Rick Estrin was born in San Francisco, California in 1949, and grew up fiercely independent. As a 10-year-old boy, he made his way to the tough Market Street area and befriended many of the neighborhood characters. When he was 12, his older sister gave him a copy of Ray Charles' The Genius Sings The Blues, and he became infatuated with the music. Albums from Jimmy Reed, Champion Jack Dupree, Mose Allison, Nina Simone and others soon followed. By the time he was a teenager, Estrin had immersed himself in the urban, African-American culture surrounding him. He got his first harmonica at age 15, and by age 18 was proficient enough to begin sitting in at black clubs around the city. He first jammed with blues master Lowell Fulson and immediately was hired to open five shows for R&B giant Z.Z. Hill. He worked five nights a week for almost a year with guitar legend Travis Phillips in a band fronted by famed pimp/bluesman Fillmore Slim (who was the centerpiece of the acclaimed Hughes Brothers documentary American Pimp). Slim introduced Estrin to singer Rodger Collins, the man who would become Rick's first real musical mentor. Collins schooled Rick on the finer points of songwriting and show business. At 19, Estrin relocated to Chicago and worked with some of the city's best bluesmen. He met and jammed with the legendary Muddy Waters, who told Rick, "You outta sight, boy! You got that sound! You play like a man!" Muddy wanted Estrin to go on the road with him, but Estrin missed Muddy's phone call and it never happened. Estrin eventually moved back to the Bay Area, met guitarist Charlie Baty and formed Little Charlie & The Nightcats. With Charlie's retirement from touring in 2008, Rick brought in guitar virtuoso Kid Andersen and formed Rick Estrin & The Nightcats.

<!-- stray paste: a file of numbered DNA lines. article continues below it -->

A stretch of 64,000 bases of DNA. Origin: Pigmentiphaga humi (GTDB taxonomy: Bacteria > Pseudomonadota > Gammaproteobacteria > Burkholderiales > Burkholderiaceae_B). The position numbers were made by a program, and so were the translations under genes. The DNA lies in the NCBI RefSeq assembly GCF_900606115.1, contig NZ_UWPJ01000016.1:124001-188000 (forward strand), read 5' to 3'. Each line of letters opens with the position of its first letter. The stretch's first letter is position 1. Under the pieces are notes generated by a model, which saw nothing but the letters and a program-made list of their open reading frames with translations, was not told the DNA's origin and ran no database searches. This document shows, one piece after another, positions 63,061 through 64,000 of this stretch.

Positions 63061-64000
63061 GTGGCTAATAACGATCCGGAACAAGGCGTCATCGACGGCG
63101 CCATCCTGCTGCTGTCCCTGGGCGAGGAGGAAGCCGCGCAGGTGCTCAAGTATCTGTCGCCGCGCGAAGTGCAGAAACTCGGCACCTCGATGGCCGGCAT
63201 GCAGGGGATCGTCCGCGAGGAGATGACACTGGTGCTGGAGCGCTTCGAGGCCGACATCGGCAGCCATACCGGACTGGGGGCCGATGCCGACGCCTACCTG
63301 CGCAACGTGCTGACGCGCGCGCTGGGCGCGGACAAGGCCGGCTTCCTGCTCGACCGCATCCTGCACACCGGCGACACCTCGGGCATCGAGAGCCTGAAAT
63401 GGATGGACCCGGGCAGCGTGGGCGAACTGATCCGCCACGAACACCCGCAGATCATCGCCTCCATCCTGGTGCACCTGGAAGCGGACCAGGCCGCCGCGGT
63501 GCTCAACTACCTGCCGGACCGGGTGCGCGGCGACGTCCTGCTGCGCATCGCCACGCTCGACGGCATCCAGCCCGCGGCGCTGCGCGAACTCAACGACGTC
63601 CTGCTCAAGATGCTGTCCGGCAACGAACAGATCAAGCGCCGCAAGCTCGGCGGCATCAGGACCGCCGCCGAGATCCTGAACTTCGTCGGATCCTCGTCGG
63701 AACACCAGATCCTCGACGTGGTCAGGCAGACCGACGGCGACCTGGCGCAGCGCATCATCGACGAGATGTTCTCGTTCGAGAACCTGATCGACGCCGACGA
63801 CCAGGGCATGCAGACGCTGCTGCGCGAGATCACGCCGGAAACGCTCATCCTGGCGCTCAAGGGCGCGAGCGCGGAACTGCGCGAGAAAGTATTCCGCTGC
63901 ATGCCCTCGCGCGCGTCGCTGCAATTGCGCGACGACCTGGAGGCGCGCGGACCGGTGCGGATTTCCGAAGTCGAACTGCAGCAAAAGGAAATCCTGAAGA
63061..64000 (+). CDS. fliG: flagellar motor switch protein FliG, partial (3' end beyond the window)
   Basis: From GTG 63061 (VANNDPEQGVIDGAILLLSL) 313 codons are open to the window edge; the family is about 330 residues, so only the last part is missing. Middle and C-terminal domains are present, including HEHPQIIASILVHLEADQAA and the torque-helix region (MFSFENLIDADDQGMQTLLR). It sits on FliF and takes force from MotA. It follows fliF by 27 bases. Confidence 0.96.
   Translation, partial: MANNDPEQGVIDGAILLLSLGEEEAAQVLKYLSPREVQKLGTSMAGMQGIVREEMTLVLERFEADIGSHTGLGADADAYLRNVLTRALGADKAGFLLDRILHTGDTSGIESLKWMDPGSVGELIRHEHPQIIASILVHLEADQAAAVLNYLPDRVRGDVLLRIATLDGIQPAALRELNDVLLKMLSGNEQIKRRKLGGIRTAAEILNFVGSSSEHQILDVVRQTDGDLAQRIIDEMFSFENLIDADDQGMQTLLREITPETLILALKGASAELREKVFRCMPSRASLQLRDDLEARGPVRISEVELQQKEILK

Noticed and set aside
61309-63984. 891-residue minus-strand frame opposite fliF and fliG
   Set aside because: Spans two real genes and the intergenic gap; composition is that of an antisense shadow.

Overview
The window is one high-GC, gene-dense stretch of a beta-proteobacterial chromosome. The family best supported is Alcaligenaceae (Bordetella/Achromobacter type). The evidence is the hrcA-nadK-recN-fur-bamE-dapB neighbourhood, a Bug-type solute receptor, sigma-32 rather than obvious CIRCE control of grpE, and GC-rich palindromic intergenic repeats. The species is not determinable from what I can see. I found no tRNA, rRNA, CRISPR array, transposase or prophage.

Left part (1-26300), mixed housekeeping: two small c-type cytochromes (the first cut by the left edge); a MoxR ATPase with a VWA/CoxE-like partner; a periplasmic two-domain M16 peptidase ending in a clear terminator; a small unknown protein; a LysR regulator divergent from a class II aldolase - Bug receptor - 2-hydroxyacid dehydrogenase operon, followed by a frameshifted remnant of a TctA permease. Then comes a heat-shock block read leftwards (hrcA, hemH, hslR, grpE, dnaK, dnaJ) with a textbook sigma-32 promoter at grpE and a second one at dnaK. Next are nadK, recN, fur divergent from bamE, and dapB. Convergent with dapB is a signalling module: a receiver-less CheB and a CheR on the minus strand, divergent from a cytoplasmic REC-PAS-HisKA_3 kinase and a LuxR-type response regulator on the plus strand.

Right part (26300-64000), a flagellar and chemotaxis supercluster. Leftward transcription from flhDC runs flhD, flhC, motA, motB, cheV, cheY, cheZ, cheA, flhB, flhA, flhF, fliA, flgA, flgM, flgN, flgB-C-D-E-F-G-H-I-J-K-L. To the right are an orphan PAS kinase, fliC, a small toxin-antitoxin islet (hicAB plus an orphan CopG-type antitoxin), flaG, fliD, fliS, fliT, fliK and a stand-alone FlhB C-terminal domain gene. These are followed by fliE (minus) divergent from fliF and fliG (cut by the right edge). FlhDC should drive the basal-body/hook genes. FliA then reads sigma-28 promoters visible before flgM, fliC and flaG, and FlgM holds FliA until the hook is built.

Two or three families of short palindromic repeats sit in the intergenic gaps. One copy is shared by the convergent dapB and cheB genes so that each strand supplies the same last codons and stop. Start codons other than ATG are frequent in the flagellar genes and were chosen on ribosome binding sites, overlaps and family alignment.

Estrin cites Sonny Boy Williamson II, Percy Mayfield and Detroit bluesman Baby Boy Warren as his major songwriting influences. His work on the reeds is deep in the tradition of harmonica masters Sonny Boy Williamson II and Little Walter Jacobs, while at the same time pushing that tradition forward with his innovative songs. And his sly and soulful vocals are the perfect vehicle for driving those songs home.